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Interview with John Loftus, Author of "God and Horrendous Suffering"

"The most pressing challenge to belief in God today is undoubtedly the problem of pain. One only needs to read the provocative array of essays in this volume of leading atheists and other non-theists to see why this is such an ongoing problem for those of us who believe that God is real. Whatever one’s beliefs or worldview, and whether one agrees or disagrees, I commend all seekers of truth to read and reflect on this significant work that John Loftus has so skillfully edited.."

Dr. Chad Meister.

Professor of Philosophy at Bethel University,

Co-Editor of The Cambridge Companion to the Problem of Evil

"I’m not sure there is anyone out there right now who articulates atheistic augments as well as John Loftus does, and this book on horrendous suffering is no exception. In it Loftus has done a great job in marshaling a stellar group of scholars in offering one of the best attempts at criticizing the Christian faith in a more comprehensive way with regard to the problem of evil. Believers who hold to a theistic perspective should seriously—and more deeply—study the alternative perspectives and questions that this anthology poses for theism. They should especially be more mindful of these kinds of criticisms when speaking with people who do not believe like we do that the Christian God is so good."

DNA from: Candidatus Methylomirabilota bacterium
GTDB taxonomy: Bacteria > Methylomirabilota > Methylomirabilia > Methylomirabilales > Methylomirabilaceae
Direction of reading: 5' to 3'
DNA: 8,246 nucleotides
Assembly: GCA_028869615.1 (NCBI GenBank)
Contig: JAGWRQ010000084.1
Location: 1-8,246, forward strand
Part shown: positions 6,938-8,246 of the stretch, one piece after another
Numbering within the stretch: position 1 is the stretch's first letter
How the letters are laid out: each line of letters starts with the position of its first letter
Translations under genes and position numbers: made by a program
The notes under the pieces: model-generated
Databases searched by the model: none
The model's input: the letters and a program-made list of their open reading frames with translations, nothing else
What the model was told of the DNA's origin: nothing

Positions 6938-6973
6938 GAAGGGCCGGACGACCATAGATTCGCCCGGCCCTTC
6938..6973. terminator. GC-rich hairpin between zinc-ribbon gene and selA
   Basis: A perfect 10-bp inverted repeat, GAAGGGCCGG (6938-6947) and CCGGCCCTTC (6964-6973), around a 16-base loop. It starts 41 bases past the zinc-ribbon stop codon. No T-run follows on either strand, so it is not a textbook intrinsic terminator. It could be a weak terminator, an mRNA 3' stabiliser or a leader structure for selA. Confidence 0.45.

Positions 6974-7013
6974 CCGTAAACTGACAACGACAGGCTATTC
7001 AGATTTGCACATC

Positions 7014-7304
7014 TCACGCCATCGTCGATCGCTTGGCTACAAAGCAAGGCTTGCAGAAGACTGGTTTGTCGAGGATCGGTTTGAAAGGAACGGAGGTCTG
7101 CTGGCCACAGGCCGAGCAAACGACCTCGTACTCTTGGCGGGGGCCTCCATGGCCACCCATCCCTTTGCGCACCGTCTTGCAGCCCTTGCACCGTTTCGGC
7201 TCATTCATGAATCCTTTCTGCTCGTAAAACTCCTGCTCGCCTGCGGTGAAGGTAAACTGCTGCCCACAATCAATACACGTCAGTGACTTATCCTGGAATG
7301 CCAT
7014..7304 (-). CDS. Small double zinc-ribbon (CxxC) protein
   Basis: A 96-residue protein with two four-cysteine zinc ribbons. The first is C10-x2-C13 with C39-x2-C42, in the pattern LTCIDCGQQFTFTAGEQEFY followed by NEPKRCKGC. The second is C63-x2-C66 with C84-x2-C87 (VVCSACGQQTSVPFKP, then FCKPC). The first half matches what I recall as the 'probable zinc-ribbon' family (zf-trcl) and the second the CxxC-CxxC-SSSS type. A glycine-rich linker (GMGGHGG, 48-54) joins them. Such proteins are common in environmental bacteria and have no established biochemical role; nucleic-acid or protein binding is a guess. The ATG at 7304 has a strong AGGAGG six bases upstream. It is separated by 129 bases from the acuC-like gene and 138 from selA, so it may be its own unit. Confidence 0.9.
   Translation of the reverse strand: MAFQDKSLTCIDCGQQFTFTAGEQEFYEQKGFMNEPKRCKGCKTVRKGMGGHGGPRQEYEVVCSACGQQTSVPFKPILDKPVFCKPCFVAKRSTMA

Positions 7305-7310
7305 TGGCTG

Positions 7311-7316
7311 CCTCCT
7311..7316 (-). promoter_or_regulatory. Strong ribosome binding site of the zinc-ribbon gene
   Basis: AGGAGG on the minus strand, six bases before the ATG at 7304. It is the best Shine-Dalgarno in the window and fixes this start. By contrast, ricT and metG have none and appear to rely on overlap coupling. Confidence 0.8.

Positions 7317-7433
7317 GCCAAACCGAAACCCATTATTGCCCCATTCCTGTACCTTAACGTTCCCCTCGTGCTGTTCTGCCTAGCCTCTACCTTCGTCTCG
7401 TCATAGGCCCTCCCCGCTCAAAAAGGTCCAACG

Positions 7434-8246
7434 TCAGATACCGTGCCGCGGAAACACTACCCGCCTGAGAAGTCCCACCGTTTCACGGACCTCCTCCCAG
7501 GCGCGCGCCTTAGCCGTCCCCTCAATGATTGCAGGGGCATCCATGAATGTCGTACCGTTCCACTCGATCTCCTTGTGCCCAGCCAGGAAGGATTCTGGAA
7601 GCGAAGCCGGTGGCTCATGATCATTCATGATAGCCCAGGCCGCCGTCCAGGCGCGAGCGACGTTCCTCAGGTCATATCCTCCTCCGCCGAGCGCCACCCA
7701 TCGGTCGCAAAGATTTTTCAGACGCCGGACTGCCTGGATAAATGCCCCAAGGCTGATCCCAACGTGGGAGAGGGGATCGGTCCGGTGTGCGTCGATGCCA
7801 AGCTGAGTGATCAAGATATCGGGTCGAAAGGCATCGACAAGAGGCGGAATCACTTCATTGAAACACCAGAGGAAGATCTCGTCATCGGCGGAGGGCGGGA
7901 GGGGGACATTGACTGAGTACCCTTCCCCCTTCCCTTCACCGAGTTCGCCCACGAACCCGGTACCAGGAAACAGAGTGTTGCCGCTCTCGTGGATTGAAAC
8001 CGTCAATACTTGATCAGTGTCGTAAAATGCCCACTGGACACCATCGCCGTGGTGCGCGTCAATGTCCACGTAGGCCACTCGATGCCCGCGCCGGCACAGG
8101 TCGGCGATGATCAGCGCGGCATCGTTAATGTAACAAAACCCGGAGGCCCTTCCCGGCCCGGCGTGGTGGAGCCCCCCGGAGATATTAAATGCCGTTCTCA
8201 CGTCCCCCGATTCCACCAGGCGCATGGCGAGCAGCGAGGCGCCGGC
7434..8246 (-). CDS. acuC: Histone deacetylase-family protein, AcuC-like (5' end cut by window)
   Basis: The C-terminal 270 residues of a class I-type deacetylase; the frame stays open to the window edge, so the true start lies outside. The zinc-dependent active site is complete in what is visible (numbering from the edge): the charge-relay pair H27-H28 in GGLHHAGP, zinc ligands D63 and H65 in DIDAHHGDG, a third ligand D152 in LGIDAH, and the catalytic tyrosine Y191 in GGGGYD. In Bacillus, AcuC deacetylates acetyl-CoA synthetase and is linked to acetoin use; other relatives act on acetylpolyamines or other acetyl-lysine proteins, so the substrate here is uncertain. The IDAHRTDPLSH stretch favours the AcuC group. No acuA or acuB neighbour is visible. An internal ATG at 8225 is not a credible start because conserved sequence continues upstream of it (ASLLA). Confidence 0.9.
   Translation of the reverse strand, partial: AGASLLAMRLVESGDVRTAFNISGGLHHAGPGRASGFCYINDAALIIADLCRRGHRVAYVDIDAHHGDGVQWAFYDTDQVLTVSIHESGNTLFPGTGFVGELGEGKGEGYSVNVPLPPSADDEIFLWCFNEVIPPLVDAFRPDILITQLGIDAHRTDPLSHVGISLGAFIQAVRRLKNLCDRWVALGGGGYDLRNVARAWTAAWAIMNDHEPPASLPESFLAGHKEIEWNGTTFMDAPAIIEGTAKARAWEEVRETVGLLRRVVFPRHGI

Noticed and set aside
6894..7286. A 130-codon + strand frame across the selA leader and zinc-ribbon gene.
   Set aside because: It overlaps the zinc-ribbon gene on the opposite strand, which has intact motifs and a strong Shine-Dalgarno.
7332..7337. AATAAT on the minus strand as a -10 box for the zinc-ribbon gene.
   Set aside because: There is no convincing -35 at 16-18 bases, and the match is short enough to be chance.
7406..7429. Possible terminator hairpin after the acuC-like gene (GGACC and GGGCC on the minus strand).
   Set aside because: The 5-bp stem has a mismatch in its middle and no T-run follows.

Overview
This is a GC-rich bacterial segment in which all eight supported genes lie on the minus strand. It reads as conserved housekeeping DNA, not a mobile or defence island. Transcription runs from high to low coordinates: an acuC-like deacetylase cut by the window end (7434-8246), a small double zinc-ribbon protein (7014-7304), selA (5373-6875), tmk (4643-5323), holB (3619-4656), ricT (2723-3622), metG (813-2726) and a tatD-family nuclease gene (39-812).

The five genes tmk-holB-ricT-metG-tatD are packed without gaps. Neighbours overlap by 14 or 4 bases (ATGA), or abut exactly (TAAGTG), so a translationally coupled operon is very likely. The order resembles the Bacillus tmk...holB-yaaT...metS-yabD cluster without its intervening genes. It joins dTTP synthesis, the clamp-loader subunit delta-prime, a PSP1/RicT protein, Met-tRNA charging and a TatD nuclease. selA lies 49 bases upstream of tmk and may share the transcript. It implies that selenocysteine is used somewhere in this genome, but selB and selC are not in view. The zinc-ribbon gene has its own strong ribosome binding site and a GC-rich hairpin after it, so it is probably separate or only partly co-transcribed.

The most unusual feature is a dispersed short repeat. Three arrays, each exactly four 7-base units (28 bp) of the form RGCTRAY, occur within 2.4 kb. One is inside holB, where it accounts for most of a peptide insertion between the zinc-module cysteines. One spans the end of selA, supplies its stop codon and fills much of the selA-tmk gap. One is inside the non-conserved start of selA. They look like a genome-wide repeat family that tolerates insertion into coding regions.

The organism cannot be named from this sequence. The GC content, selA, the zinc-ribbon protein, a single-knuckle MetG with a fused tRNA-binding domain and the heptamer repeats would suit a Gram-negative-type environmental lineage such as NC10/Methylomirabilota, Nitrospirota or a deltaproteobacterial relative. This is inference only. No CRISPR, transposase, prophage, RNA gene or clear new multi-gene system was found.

‒Dr. David Geisler,

President of Norm Geisler International Ministries

Co-Author of Conversational Evangelism


The chapters in this book combine to show that it is exceedingly improbable to the point of refutation for the god of Orthodox Theism to exist. The main problem is an evidential one regarding horrendous suffering. A perfectly good god would be opposed to it, an all-powerful god would be capable of eliminating it, and an all-knowing god would know what to do about it. The existence of horrendous suffering in the world leads us to think that god is either not powerful enough to eliminate it, or does not care enough to eliminate it, or is just not smart enough to know what to do about it.

The book also addresses issues relating to the lack of objective evidence for miracles, the absurdity of theistic myths, the relationship of horrendous suffering to differing theologies and religious faiths, the horrendous nature of the biblical god, the horrendous actions done because of religious faith, and how these considerations can lead reasonable people away from religion.

The authors discuss these issues philosophically, theologically, apologetically, biblically, religiously, historically, and personally. It’s an excellent model for how philosophers, apologists, and theologians should’ve been discussing this problem decades ago.


Tell your readers a little about yourself.

I was born and raised in Fort Wayne, Indiana. I went to several colleges, had several ministries, taught at several Christian and secular colleges and currently live there. I graduated from Great Lakes Christian College with a B.R.E in 1977. Major: New Testament. Minor: Christian Ministries.

I graduated from Lincoln Christian University in 1982 with an M.A. and MDiv. Major: Theology/Philosophy. Half of my hours were taken under James D. Strauss. I then graduated from Trinity Evangelical Divinity School in 1985 with a ThM. Major: Philosophy of Religion. Half of my hours were taken under William Lane Craig. I also studied under Kenneth Kantzer, and Christian apologists Stuart Hackett, and Paul Feinberg.